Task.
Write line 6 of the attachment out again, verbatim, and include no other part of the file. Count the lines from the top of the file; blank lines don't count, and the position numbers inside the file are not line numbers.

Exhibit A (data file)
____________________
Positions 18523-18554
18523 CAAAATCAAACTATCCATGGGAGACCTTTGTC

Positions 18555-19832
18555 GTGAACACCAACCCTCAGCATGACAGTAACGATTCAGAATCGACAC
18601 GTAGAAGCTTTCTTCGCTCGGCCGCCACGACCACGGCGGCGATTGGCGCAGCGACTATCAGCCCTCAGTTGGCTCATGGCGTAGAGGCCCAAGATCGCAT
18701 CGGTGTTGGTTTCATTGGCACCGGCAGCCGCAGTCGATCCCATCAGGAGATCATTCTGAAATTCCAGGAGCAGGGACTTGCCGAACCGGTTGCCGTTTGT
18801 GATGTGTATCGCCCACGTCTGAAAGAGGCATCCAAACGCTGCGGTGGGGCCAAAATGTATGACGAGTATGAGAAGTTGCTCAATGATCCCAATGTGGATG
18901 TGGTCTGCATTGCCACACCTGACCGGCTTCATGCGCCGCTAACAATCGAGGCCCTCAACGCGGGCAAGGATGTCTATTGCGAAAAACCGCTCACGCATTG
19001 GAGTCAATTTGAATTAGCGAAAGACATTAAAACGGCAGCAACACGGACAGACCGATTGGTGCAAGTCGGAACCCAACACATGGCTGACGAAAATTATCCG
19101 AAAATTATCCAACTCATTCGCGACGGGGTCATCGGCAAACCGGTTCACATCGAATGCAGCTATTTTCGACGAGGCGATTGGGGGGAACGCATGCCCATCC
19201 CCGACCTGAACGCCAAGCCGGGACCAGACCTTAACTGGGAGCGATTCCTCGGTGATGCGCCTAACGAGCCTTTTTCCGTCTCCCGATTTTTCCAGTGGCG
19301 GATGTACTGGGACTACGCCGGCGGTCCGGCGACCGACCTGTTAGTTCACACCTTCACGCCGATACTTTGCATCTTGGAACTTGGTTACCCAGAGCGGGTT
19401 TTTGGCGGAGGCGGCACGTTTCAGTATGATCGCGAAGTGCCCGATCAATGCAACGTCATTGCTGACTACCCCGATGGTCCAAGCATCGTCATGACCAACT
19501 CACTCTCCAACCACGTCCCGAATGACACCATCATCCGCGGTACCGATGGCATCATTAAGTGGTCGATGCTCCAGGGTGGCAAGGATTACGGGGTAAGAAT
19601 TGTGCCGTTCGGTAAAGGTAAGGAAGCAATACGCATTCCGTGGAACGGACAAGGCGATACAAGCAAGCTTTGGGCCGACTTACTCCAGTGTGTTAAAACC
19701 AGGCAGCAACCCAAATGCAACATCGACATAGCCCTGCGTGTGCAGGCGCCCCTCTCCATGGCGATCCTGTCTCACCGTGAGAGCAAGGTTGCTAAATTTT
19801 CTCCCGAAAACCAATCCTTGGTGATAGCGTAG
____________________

18701 CGGTGTTGGTTTCATTGGCACCGGCAGCCGCAGTCGATCCCATCAGGAGATCATTCTGAAATTCCAGGAGCAGGGACTTGCCGAACCGGTTGCCGTTTGT